One of the town's first and most critical tasks was the establishment of a working fire department. In 1878, local residents began digging a reservoir at the corner of Monroe and Railroad Streets and purchased a compound force pump and 300 feet of hose for use there. In 1881, the Reflector made reference to Bangor's steam engine, as well as the fire equipment including a hook and ladder. The town stored the equipment in a building that formerly belonged to Charles Southard, near what is now Diamond Alley. The town held a public meeting for a preliminary organization of the fire department in October of 1885. At that time, the Engine Co. had 20 men, the Hook & Ladder Co. had 18 men, and the Hose Co. had 13 men. During the meeting, the Village council voted unanimously to buy a new fire apparatus, complete with a large hand pump, hose cart, and a new fully outfitted hook and ladder truck.
In the ensuing years, the village had to lay new pipe and build cisterns to keep water available in the event of a fire. In 1885, two cisterns were built downtown: one in front of Calvin Cross' office, (later the Cross Insurance Agency) and one near the corner of Center and Monroe Streets. Within the year, a V inch pipe was laid between Nyman's sawmill and the cistern in front of the Cross office. R.C. Nyman agreed to pump water to keep the cistern full through the summer without cost to the village. Eventually, the community devised a method of collecting rainwater from rooftops to keep the cisterns full. Historical maps show that cisterns were later added at the comer of Charles and Walnut and in front of Miller's Opera House downtown.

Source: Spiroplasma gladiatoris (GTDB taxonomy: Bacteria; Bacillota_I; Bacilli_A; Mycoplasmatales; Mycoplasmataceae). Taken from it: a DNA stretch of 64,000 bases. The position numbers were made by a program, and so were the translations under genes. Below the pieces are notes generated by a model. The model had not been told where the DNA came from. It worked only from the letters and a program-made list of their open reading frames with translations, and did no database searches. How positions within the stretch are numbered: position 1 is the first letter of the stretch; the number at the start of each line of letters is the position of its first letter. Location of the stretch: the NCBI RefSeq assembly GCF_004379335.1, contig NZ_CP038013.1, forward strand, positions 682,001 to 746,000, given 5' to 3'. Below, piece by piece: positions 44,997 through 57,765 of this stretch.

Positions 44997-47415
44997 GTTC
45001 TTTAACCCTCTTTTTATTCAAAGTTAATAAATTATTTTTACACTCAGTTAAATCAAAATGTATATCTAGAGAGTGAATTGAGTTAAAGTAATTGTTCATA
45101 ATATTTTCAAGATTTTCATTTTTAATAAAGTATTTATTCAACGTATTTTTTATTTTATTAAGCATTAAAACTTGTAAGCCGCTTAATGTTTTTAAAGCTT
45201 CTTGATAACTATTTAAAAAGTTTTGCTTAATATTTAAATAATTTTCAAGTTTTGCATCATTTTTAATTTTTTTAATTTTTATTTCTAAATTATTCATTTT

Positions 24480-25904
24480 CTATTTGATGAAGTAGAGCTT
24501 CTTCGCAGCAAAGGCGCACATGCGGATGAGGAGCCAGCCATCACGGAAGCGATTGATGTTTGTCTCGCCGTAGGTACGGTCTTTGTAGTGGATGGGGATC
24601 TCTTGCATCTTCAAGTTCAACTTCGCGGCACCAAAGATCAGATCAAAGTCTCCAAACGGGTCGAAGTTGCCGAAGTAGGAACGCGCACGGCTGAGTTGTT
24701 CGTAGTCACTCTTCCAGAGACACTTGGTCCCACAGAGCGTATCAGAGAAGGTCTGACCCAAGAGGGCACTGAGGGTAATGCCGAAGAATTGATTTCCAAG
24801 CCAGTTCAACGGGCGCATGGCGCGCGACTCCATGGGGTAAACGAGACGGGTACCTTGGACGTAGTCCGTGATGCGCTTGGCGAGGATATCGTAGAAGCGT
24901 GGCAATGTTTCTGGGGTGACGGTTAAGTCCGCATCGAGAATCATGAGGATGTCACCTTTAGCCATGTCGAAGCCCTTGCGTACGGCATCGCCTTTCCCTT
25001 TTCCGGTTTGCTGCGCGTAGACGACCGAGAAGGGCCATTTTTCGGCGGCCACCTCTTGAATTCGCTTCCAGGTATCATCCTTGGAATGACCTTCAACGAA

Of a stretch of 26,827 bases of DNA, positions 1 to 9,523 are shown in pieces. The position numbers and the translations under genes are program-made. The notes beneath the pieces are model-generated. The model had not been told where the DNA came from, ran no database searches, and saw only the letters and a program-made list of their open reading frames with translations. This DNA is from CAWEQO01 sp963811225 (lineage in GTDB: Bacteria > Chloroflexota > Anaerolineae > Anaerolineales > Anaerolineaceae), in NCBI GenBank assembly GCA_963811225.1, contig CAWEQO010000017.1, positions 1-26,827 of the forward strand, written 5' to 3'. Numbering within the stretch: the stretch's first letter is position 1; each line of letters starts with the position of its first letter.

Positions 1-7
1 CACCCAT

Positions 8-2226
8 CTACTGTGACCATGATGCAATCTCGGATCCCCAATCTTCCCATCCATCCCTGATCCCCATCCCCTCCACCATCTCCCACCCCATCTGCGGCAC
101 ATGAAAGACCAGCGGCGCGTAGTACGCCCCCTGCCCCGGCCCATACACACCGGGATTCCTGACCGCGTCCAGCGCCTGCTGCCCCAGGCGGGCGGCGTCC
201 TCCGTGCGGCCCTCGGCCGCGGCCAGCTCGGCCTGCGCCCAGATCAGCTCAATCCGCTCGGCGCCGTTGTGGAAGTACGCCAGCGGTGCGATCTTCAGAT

In 1919, the Bangor Fire Department formally organized. Officers included President John Trim, Vice President W.V. Ackley, Secretary/Treasurer Herb Wood, Chief L.G. Church and Assistant Chief Henry Karsten. A new emergency siren was installed on the roof of the Bank Block in August 1921 after fire threatened to devastate the downtown area. A The siren is on top of the bank building in the middle of this photo and to the left different number Of blasts would Of the hanging street light. The Sebring Hotel is to the right. (Bob Emmert) tell fire fighters where the problem was located. If the siren sounded one to four times, the emergency was in one of four sections downtown. More than four blasts signaled that different areas around town had a problem. A few months after the alarm was installed, the decision was made to test the device every day at 12:00 noon. Today the siren is at the town hall and still sounds at noon .
Emmert, R. W. (2004). Bangor.